As for where Microsoft may be headed with services for large businesses, company executives have dropped additional hints over the past few months. Gates, in an interview with CNET News.com earlier this year, said business will play a key role in any services plan. "It's not just consumers. A lot of it, actually the majority of this, is focused on businesses. We're giving them a choice of how they do IT, and some of it is through services," he said.

CEO Steve Ballmer said in November that a Windows Server "Live" service makes sense. "Clearly, if you just look at what we have done already with identity and Active Directory federation with Passport, you start to get a Live element, if you will, of Windows Server. Perhaps the most important thing we do is to allow developers to federate their own applications running on their own servers with the rest of our cloud-based (on the network) services," he said.

Microsoft has also ventured into the managed services area. Directions on Microsoft analyst Matt Rosoff expects to see more activity in that area, following the appointment of CIO Ron Markezich to run the company's managed services business. "I suspect they are thinking of getting into some sort of service that would help with configuration of desktops and maybe deployment of software and patches. I'm not sure whether that would come from Microsoft or partners, but that's the kind of service I'd expect to see from them," he said.

In crafting new services, Microsoft has to avoid colliding with partners, which could be one reason for its careful approach, Rosoff said. "That might be why they are being so cagey on this. They haven't figured out what the partner model is going to be, and they don't want to alarm them for something that may not happen."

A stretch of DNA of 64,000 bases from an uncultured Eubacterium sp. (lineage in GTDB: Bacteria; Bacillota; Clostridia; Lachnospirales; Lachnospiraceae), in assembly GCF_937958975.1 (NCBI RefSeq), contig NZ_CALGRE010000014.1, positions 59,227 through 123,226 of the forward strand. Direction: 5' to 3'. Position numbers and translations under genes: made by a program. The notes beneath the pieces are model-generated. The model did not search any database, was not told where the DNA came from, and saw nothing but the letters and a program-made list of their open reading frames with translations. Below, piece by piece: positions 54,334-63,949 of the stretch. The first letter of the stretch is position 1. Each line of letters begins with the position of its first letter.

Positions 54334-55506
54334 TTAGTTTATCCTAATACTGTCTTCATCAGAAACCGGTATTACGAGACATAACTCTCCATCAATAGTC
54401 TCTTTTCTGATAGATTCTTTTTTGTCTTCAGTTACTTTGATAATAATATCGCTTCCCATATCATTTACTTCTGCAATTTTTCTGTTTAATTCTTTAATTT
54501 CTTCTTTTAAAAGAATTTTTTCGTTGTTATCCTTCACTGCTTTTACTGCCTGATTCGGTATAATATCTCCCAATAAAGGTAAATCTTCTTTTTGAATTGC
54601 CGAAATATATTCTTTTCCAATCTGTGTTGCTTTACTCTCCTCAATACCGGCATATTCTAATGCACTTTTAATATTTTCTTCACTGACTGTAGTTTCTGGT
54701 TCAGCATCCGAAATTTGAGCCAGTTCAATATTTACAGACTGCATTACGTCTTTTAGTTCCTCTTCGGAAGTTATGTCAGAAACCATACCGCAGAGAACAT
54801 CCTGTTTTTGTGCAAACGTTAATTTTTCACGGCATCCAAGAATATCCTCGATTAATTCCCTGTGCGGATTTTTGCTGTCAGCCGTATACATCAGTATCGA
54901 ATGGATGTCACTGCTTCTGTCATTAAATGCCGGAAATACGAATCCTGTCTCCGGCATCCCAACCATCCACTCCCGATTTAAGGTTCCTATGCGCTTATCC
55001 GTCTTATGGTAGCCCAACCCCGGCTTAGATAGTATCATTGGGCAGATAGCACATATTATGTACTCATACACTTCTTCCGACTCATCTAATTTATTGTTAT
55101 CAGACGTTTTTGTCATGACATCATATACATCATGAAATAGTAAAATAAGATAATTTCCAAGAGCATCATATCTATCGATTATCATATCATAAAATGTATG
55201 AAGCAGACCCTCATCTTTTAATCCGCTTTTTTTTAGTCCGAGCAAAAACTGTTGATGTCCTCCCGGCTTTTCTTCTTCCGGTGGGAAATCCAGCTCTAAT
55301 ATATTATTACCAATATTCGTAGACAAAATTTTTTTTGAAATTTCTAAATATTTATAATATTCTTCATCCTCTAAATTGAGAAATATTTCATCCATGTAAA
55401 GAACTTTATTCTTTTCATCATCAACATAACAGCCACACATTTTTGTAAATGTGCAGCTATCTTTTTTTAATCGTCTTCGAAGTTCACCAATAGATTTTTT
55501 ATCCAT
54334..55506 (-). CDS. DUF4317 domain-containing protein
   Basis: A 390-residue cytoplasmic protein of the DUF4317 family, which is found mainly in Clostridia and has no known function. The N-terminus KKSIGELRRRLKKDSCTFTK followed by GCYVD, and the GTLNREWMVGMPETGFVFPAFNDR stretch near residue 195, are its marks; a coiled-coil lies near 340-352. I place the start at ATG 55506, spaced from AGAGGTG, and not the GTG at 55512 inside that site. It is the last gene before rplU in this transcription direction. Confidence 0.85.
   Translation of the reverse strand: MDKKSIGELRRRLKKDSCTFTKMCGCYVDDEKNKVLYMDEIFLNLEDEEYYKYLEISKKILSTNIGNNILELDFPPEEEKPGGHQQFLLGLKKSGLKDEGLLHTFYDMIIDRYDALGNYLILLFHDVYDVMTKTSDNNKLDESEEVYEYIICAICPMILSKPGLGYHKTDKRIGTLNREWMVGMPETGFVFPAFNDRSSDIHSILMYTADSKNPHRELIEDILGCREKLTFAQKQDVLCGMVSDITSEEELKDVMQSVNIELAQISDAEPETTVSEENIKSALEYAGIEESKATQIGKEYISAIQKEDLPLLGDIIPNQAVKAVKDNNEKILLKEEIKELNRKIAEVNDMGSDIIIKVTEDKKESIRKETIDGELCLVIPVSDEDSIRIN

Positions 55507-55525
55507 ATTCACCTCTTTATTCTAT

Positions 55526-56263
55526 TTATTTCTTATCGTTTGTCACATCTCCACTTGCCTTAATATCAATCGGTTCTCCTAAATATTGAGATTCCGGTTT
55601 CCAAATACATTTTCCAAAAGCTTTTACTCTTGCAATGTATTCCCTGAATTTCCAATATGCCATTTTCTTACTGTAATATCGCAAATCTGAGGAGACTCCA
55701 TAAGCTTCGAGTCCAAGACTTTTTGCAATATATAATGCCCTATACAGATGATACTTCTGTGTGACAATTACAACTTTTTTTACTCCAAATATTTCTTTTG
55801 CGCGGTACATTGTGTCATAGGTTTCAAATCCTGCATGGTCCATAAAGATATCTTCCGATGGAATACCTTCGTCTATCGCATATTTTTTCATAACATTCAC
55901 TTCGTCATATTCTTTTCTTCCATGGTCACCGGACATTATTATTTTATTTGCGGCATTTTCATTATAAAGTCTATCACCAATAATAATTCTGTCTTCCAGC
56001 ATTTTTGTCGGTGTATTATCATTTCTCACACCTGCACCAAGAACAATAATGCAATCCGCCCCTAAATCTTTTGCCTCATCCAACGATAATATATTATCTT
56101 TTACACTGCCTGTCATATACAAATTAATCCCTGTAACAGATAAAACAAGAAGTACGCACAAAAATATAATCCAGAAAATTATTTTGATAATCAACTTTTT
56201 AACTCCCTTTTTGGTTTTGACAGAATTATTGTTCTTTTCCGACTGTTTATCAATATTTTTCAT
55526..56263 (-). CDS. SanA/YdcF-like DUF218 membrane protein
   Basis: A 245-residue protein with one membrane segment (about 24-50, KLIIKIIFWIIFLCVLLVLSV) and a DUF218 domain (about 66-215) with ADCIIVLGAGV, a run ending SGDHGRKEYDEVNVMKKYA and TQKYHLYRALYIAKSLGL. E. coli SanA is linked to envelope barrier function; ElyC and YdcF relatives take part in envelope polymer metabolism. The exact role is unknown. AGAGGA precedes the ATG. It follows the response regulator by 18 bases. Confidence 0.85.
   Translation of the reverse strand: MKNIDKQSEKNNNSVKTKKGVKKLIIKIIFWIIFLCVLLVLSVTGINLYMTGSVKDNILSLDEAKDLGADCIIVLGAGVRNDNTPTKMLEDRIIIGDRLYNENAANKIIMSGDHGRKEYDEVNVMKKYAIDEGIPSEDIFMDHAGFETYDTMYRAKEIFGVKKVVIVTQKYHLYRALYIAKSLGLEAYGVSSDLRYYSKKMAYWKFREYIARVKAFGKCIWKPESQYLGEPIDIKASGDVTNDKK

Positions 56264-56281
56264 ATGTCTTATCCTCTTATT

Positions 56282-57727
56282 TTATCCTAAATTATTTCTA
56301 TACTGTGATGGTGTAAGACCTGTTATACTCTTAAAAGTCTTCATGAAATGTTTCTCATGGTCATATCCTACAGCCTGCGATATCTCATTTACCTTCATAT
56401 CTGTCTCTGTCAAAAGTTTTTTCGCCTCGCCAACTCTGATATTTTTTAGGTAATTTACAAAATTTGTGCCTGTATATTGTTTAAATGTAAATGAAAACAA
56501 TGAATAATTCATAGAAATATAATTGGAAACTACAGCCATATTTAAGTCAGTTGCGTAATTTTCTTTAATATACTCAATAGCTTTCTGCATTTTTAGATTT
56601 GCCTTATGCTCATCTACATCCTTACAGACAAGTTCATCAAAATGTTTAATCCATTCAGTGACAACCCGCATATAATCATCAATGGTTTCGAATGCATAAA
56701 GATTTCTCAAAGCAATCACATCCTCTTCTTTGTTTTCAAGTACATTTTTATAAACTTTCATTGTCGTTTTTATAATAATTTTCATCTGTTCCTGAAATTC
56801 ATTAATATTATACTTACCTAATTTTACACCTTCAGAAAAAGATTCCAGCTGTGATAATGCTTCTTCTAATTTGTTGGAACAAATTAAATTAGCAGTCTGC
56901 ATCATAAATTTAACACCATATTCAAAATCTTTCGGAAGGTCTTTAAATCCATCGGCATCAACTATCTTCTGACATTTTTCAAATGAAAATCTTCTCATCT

The other possibility is that Microsoft will stay out of the enterprise services business entirely and leave it to partners. "They may not get into this business. I mean, I think Microsoft would prefer to keep selling software and keep seeing the server and tools business grow 18 or 20 percent a year. If they can do that without getting into services, they'd probably just as soon stay out of the services business. It's a lower margin business," Rosoff said.

Overall, mapping out services that make sense to customers is challenging, Microsoft's Muglia admitted. "In some spaces it's not exactly as clear how you would add services and what would make sense for customers."

Other executives have expressed similar sentiments. Paul Flessner, Microsoft's senior vice president of server applications, told CNET News.com in September that it was still unclear how the company could deliver services to augment its SQL Server database, for instance. Services for other products, like the company's Exchange e-mail and messaging server are easier to envision, he said.

"Offering hosted versions of Exchange and Live Communication Server would make a lot of sense," Rosoff said.

E-mail seems an obvious candidate for hosting--and various companies do offer hosted Exchange services--but IT managers at many larger companies that rely on e-mail as a vital communications tool might not be keen to trust that service to an outside provider.

Right now, a services approach probably makes more sense for smaller businesses, Rosoff said. "Office Live, for small and midsize businesses, makes some sense. When you get down below a certain size--say, 25 PCs or so--I think selling servers becomes very difficult and Microsoft doesn't have the channel to do it.

"So at that point it makes more sense to offer some of these things as a service, because you're not going to sell them servers anyway," Rosoff said.

On the enterprise front, it's clear that Microsoft's plans are in flux, a point made by Ray Ozzie at a San Francisco tech conference in October: "For enterprises, I think we've just barely scratched the surface about which systems can...be brought into the cloud in some way shape or form."